Relaunch of Hughan’s Diary – Over 30 Years On
We decided to updated and relaunch our website, so apologies for the removal of our original entries of Hughan’s Diary notes from 2013.
When we discovered our son Hughan’s deafness, in 1989 when he was 14 months old, we were told by one Specialist that he would never learn to hear or speak and would have to learn sign language to communicate; as his hearing loss was so profound and the most powerful hearing aids wouldn’t help him to hear. Finding information to deal with his deafness was challenging at the time, as there were no home computers with internet and google and mobile phones hadn’t been invented yet. At the time we were living in Gaborone in Botswana, where there were no Specialists or deaf community to get help and support from. Since then, we feel truly blessed by the journey we have been on to help him with his hearing and communication skills as he is now even able to hold a conversation on a phone, without using his lip-reading skills. Luckily, we had a chance encounter on a train heading from London to Cornwall in 1989 with Dr Elaine Saunders (who is an internationally recognised hearing scientist and audiologist) who told us about the pioneering work being done on the cochlear implant. Through our searching, we found and went to the Carel Du Toit Center in Cape Town, where Hughan followed the speech only program from 1990, having to travel to the Centre every 3 months for lessons. Hughan was the 10th child (34th person) to receive his cochlear implant at the age of 3 and a half.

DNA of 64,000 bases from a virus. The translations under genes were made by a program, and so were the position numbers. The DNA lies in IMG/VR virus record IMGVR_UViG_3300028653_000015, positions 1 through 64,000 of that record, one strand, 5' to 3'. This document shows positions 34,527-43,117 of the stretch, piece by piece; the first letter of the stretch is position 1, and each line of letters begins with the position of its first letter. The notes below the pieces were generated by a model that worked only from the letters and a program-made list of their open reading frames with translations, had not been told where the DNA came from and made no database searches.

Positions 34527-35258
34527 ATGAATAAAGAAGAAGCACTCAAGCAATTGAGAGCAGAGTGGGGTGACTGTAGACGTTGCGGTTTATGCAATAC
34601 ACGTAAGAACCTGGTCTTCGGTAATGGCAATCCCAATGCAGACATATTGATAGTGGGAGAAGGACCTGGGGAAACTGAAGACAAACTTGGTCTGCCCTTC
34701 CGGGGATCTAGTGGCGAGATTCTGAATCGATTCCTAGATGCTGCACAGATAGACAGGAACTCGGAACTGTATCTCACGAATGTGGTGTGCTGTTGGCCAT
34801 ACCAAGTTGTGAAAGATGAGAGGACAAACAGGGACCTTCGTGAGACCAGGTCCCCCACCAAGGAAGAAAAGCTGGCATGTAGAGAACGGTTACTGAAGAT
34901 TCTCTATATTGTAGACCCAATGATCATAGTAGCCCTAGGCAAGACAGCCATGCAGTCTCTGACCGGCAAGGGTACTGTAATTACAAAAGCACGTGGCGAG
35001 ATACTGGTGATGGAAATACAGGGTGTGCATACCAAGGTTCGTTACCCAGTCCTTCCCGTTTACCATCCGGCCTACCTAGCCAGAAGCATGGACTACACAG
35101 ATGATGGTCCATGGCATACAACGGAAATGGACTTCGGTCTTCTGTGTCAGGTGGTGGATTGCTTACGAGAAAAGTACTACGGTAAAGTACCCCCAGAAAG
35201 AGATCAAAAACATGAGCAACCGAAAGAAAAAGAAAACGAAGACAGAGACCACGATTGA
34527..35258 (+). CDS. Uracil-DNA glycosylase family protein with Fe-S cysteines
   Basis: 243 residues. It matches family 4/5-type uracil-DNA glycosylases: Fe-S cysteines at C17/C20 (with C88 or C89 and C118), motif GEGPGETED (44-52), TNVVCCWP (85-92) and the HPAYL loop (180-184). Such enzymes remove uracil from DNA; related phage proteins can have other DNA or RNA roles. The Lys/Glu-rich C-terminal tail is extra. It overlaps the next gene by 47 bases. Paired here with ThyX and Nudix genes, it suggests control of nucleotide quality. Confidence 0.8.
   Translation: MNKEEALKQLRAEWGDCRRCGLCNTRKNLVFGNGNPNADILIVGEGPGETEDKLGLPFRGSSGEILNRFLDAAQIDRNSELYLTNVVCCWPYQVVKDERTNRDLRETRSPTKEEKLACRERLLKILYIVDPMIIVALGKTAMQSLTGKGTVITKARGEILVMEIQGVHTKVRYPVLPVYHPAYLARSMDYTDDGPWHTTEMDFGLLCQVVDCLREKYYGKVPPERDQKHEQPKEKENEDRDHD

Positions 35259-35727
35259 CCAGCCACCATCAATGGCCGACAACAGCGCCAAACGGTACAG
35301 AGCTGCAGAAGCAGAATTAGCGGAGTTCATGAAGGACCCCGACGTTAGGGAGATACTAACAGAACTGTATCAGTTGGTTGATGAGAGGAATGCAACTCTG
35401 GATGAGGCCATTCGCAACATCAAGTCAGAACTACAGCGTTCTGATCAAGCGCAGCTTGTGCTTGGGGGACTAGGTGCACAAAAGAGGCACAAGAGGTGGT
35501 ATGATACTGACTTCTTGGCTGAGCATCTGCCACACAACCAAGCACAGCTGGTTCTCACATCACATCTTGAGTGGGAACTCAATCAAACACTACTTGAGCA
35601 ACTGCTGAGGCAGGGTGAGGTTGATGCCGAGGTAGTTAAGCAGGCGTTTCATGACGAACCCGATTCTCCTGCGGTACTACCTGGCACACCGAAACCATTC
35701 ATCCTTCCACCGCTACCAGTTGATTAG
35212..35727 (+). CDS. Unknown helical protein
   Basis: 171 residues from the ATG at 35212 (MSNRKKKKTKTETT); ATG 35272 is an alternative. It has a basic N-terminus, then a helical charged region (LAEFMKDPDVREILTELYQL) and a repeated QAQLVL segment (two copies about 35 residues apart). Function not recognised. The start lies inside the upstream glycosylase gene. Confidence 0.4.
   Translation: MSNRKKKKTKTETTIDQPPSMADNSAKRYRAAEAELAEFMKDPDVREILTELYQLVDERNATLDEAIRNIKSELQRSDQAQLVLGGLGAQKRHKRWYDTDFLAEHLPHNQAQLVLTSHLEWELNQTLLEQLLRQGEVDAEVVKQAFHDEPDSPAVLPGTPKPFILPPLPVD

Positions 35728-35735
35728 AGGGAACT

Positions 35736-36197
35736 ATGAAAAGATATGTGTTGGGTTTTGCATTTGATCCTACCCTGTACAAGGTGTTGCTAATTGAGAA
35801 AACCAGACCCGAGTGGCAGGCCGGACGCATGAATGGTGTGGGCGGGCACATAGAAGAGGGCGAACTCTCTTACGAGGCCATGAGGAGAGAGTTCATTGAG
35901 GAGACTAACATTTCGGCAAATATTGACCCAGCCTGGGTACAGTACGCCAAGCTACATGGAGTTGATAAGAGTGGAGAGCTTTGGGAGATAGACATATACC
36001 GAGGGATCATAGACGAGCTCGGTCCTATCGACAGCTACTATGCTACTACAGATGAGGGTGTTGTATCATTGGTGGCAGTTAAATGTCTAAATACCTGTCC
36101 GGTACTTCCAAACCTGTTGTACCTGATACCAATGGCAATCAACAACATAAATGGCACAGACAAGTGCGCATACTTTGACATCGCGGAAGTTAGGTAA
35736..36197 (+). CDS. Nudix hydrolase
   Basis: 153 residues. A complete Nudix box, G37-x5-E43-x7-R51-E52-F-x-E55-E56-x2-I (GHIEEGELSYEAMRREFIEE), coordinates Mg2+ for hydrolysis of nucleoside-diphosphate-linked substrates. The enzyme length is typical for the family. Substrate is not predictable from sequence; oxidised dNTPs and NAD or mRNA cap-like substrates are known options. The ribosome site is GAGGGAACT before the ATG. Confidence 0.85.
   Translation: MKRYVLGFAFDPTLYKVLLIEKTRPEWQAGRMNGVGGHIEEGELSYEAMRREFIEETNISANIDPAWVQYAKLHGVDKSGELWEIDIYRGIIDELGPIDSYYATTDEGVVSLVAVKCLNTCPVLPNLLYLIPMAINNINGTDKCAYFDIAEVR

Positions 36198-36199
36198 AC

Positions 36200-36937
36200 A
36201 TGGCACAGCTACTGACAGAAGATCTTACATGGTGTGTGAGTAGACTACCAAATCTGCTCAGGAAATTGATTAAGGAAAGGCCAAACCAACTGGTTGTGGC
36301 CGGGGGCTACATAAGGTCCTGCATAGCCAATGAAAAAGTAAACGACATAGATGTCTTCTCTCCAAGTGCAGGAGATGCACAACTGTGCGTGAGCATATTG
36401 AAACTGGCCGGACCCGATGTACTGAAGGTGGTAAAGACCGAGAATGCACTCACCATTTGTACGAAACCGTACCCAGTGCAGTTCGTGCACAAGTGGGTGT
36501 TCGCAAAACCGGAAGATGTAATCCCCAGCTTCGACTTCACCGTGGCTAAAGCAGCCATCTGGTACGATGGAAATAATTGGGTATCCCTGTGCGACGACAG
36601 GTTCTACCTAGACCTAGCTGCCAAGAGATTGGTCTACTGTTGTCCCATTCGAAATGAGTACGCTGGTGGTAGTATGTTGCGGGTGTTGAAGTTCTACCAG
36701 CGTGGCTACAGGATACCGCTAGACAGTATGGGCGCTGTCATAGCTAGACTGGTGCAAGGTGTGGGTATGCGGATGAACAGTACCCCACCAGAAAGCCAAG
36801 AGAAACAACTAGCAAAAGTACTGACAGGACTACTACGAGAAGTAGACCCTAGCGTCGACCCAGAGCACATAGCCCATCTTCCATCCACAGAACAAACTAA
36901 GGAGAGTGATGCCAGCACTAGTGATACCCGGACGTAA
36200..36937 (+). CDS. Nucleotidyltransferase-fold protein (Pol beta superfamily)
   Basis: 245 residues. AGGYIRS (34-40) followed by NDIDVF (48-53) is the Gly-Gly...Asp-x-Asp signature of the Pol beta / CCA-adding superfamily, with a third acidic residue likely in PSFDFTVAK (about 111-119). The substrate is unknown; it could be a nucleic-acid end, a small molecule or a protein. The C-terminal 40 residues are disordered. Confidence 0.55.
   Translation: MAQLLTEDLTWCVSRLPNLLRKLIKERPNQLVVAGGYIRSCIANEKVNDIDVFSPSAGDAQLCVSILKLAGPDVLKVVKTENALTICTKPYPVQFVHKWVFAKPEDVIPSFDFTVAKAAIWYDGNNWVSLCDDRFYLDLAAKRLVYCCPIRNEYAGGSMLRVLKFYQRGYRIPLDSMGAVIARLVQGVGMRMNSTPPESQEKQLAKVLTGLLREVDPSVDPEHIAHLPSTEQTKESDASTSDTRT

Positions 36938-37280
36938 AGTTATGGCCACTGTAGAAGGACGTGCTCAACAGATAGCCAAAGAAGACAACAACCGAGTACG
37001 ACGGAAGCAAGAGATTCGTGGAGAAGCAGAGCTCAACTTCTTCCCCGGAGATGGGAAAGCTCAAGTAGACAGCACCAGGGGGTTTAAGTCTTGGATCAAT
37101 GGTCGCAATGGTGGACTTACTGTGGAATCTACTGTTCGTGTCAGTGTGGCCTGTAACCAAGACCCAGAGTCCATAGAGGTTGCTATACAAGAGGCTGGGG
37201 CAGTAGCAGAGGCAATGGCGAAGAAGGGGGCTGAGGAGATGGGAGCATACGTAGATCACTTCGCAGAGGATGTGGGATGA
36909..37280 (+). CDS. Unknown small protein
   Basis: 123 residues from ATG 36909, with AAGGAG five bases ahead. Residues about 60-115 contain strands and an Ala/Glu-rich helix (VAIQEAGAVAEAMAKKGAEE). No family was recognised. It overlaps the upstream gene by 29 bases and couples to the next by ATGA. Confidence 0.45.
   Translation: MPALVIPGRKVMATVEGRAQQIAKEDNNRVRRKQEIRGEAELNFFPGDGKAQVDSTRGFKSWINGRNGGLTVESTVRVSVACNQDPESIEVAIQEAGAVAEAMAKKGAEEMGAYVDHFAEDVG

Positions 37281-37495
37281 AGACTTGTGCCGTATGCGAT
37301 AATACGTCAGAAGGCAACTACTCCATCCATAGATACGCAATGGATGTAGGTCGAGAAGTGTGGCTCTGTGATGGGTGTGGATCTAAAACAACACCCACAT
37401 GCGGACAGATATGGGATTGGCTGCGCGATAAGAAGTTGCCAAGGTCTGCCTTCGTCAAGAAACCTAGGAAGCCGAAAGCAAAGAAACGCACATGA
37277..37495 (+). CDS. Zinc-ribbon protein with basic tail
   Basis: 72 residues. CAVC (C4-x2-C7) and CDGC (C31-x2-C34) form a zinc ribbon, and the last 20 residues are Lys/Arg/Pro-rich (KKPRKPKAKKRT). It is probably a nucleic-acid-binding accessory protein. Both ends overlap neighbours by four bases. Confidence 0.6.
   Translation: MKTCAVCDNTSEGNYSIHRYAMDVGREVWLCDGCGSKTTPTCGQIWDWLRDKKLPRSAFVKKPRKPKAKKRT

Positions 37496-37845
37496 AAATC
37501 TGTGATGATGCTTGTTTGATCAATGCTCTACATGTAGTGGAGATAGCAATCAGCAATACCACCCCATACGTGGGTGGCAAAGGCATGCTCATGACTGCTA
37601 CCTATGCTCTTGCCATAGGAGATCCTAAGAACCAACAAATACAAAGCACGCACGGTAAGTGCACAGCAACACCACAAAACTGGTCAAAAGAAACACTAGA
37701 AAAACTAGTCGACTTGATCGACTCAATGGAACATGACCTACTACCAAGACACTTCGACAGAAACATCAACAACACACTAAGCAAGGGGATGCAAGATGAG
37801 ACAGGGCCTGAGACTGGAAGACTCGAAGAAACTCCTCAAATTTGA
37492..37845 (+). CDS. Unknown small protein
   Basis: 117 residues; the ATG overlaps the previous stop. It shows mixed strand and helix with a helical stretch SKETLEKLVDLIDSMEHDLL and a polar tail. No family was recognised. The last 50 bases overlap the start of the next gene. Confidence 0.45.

February 1990 is when the real work began and our ‘Diary’ started. This is when we were taught the top tips and embraced a new way to communicate with Hughan. It was only after reading through my diary notes that I realised what it was that gave us so much success with Hughan; who can now hold a conversation on a phone.
I’ve decided to share the top tips we were taught, as these have proved to be life changing for Hughan. I would encourage you to embrace them and also start your own diary to track your child’s progress. In years to come you will have them as a record of what you did . It is also a way of encouraging yourself to do activities each day, which will enable you to expand your child’s understanding of the language. Remember to ‘keep it simple’ and grow their language slowly.
In the mean time I’m also writing a book which I will be publishing in the near future. If you follow us on Facebook and like our posts then you’re going to love what we’re going to be doing for parents with deaf children..